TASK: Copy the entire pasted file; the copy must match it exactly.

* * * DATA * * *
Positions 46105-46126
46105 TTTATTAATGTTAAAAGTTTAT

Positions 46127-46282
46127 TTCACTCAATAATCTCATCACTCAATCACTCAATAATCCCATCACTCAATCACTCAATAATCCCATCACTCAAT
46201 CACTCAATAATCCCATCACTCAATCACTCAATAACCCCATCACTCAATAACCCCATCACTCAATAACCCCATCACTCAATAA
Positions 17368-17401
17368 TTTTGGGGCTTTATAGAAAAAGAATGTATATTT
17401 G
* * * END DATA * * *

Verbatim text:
Positions 46105-46126
46105 TTTATTAATGTTAAAAGTTTAT

Positions 46127-46282
46127 TTCACTCAATAATCTCATCACTCAATCACTCAATAATCCCATCACTCAATCACTCAATAATCCCATCACTCAAT
46201 CACTCAATAATCCCATCACTCAATCACTCAATAACCCCATCACTCAATAACCCCATCACTCAATAACCCCATCACTCAATAA
Positions 17368-17401
17368 TTTTGGGGCTTTATAGAAAAAGAATGTATATTT
17401 G